Standard equipment from launch (April 2012)
Cooper models come with DAB radio, aux-in, active rear-spoiler, air-conditioning and a sport button, dynamic stability control (DSC), heated washer jets and mirrors, parking sensors, roll-over hoops, sport stripes, tyre pressure monitor.
Cooper S and SD models come with the same equipment as the Cooper, but with the addition of sports seats.
Cooper JCW models come with the same equipment as the S and SD, but with the addition of an Alcantara steering wheel, aerodynamic styling kit, uprated brakes and twin exhausts.
Child seats that fit a MINI Roadster (2012 – 2015)Our unique Car Seat Chooser shows you which child car seats will fit this car and which seat positions that they will fit, so that you don't have to check every car seat manufacturer's website for compatibility.
What's the MINI Roadster (2012 – 2015) like to drive?
MINI is calling the Roadster a sports car, singling out the Audi TT Roadster and the Mazda MX-5 as key rivals. In terms of driving enjoyment it doesn’t disappoint. The gear change is satisfying and the steering is direct and well-weighted, which inspires confidence through bends. Over smoother roads the Roadster is extremely composed and doesn’t feel flustered.
It’s not perfect though. Over rougher, more uneven surfaces the Roadster is bouncy which isn’t great for comfort. This problem is less pronounced in the diesel model, though, with its heavier engine.
With the roof down it’s easy to hold a conversation, even at motorway speeds. There is wind noise, but it’s far from intrusive and at B-road pace the Roadster is a perfectly serene environment. The exhaust note sounds good and it's enhanced when the ‘sport’ button is pressed. Sport mode also weights up the steering and sharpens the throttle response.
The Roadster is offered with a 2.0-litre diesel engine or a 1.6-litre petrol, the latter of which is available in three outputs – 122PS, 184PS and 211PS. The petrol engine we tested was the 185PS unit offered in the Cooper S model which provides plenty of enjoyable and useable performance.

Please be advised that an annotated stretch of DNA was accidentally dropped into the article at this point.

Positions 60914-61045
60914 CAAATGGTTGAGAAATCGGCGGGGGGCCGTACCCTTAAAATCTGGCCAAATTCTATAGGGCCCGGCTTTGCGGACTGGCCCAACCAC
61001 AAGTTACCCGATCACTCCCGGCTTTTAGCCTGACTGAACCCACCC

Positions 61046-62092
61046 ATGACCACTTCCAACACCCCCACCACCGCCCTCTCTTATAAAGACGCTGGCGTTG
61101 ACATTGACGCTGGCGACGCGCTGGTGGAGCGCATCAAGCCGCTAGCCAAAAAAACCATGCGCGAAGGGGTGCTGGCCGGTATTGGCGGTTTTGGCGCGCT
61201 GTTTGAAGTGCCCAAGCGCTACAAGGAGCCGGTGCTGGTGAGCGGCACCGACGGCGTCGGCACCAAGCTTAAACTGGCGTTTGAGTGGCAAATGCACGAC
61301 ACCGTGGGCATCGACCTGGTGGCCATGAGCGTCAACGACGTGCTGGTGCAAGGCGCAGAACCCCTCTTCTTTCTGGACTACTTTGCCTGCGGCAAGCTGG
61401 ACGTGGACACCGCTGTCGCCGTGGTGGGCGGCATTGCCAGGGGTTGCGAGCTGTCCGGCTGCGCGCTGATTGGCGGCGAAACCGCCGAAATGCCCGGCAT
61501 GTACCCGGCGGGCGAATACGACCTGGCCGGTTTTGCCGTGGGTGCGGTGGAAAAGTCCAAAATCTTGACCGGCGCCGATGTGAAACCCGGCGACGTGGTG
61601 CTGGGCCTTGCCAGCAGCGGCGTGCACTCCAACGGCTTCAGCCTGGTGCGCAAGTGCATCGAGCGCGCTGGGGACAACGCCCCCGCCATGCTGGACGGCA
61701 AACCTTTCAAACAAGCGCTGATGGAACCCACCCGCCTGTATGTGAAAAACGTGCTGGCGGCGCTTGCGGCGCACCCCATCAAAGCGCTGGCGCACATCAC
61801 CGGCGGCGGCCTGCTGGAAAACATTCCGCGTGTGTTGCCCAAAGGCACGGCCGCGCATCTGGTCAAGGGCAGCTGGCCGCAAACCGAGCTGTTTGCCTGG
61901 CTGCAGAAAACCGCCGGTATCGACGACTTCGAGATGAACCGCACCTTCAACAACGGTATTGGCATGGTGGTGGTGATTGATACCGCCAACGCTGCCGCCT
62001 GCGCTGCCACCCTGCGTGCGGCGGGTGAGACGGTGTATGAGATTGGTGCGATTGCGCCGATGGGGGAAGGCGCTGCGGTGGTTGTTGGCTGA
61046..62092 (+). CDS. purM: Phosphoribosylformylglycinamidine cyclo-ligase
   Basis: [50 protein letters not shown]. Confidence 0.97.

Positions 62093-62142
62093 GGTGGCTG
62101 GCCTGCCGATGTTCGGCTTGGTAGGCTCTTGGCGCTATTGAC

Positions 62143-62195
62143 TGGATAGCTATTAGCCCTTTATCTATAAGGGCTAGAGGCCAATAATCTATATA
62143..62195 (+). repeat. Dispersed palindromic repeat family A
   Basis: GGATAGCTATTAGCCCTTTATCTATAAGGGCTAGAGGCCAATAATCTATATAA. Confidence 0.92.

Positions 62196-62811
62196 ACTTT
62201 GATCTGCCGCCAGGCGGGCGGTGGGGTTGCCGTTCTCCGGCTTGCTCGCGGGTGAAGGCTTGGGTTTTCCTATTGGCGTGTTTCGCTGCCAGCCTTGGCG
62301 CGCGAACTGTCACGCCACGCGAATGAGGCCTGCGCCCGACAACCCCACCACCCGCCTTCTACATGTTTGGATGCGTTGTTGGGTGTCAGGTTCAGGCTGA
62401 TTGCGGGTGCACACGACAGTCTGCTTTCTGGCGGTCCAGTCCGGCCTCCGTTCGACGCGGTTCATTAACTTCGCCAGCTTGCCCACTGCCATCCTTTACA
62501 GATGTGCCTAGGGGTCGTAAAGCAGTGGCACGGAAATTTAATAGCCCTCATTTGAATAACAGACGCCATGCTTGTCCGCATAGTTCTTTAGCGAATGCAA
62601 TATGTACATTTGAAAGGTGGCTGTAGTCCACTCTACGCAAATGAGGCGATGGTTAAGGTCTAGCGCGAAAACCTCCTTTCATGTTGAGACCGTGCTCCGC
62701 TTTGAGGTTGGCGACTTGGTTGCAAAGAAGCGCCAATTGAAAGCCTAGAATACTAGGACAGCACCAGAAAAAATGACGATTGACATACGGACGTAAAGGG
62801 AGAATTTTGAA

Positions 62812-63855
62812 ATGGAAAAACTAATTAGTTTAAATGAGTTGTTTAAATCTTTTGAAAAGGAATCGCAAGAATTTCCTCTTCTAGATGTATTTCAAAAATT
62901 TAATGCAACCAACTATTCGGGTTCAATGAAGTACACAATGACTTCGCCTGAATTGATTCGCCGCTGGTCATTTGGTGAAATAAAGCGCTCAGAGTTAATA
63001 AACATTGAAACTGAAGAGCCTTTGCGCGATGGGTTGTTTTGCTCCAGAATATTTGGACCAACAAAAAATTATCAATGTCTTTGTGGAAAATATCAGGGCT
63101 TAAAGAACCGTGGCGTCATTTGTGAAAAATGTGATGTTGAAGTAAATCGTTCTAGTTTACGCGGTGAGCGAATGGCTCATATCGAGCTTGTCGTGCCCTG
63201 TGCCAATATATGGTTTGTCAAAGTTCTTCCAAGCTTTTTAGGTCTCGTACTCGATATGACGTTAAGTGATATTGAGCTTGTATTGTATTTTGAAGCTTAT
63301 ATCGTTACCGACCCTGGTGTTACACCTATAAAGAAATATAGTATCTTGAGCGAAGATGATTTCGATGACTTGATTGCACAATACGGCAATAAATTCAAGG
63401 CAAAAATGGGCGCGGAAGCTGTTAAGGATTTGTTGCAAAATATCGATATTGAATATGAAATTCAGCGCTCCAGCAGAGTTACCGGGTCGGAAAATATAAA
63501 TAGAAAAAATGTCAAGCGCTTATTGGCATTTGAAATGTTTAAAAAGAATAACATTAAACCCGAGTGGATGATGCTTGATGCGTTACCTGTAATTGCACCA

Peak torque is 240Nm, available between 1600-5000rpm, plus there’s an overboost facility to push that up to 260Nm for overtaking. It makes for quite exhilarating pace and the exhaust even pops and crackles when you back off, adding to the experience – particularly with the roof down.
The diesel engine gives the Roadster a completely different character. It’s quiet and refined save for a little bit of clatter at start up, while it delivers a healthy 305Nm of torque between 1750-2700rpm. Keep it in the power band and it surges forward, but without the same exhaust note it feels much more grown up. It will be better suited to long distance touring. It’s the most efficient engine in the range too, with an official economy figure of 62.8mpg and emissions of 118g/km.
The petrol engines are also quite efficient. The entry level 122PS engine emits 133g/km of CO2 and has an official economy figure of 49.6mpg, while the 184PS Cooper S emits 139g/km and has an economy figure of 47.1mpg. The top-of-the-range JCW model manages 38.7mpg and 169g/km of CO2. All cars come with ‘Minimalism’ technology, which reduces fuel consumption by way of a stop/start system, brake energy regeneration and a shift indicator.
|Cooper||50 mpg||9.2 s||133 g/km|
|Cooper Automatic||43 mpg||10.5 s||154 g/km|
|Cooper S||47 mpg||7.0 s||139 g/km|
|Cooper S Automatic||43 mpg||7.2 s||153 g/km|
|Cooper SD||63 mpg||8.1 s||118 g/km|
|Cooper SD Automatic||52 mpg||8.3 s||143 g/km|
|John Cooper Works||42 mpg||6.5 s||157–169 g/km|
|John Cooper Works Automatic||39 mpg||6.7 s||153–169 g/km|
Real MPG average for a MINI Roadster (2012 – 2015)
Real MPG was created following thousands of readers telling us that their cars could not match the official figures.
Real MPG gives real world data from drivers like you to show how much fuel a vehicle really uses.
Diesel or petrol? If you're unsure whether to go for a petrol or diesel (or even an electric model if it's available), then you need our Petrol or Diesel? calculator. It does the maths on petrols, diesels and electric cars to show which is best suited to you.